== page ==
Sally Ann Hart, the Conservative candidate for Hastings and Rye, caused uproar at an election hustings this week when she defended an article saying people with learning disabilities should be able to work for less than the minimum wage.
“It’s to do with the happiness they have about working,” Hart said to jeers and outrage, proposing a “therapeutic exemption” to the minimum wage to encourage bosses “employing people with learning disabilities”.
Her comment that "some people with learning difficulties, they don’t understand money” did nothing to win over her critics.
But VICE can reveal that she is not the only Conservative to make questionable comments about disabled people and work.
In 2018, high-profile Tory Iain Duncan Smith told a packed meeting at Conservative party conference that employers should hire disabled people because “once they’re in work they actually produce more than most able-bodied people around them. They’re also loyaller [sic] to the company and they often work longer hours and they forego quite a lot of holiday because they love the whole idea of being in work”.
In other words: disabled people are more easily exploitable in work because they’re just happy to be there.
Have a listen here:
Iain Duncan Smith was addressing a fringe meeting of the Centre for Social Justice at the 2018 Conservative Conference in Birmingham on the theme of “making work pay”.
The meeting was funded by pub chain Wetherspoon. All the 150 or so delegates attending the meeting were given free glasses of prosecco courtesy of the pub chain. Iain Duncan Smith, a former Work and Pensions Secretary and an influential backbencher, was joined on the platform by Cabinet Minister Esther McVey and Tim Martin, Chairman of JD Wetherspoon. The meeting was organised by the Centre for Social Justice, a right-wing think tank Iain Duncan Smith founded to "put social justice at the heart of British politics”.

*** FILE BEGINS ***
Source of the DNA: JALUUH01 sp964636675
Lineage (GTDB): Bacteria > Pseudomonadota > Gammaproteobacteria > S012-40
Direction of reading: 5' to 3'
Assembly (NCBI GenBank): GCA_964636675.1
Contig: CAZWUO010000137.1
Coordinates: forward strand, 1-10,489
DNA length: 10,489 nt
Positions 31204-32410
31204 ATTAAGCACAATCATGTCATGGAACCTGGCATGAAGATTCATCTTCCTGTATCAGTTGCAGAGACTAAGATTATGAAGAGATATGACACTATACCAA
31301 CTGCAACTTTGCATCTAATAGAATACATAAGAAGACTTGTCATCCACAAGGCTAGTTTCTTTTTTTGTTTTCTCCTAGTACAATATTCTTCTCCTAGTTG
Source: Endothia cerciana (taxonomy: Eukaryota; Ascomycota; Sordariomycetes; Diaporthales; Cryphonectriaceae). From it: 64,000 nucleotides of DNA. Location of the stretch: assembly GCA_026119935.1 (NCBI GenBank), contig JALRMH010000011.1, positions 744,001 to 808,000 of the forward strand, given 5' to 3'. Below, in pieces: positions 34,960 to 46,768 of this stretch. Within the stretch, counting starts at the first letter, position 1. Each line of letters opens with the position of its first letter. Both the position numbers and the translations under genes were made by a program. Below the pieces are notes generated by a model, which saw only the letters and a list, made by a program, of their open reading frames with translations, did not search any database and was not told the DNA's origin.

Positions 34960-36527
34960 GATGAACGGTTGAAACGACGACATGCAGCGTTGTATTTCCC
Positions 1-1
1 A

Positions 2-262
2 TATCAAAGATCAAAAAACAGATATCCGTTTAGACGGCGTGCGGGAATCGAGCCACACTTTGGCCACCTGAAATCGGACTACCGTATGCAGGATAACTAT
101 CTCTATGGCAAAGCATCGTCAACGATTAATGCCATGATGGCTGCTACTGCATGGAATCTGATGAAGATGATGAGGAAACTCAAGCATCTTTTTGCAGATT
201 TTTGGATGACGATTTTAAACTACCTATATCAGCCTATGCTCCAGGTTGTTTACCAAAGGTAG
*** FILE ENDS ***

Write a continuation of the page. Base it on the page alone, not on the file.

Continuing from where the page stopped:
Iain Duncan Smith was answering a question on how employment rates for the disabled could be increased. Duncan Smith said he drew his lessons from a Department for Work and Pensions scheme for employers called “Disability Confident” that he launched back in 2013. “Disability Confident” was widely criticised for being based on publicity rather than funding, and failing to get disabled people into work.
Despite speakers acknowledging the deep problems of low and stagnant wages and poor career progression, the tone of the meeting was against what Duncan Smith called too much “regulation and restriction” on business.
Iain Duncan Smith is fighting for re-election in Chingford and Woodford Green in a close contest with Labour's Faiza Shaheen.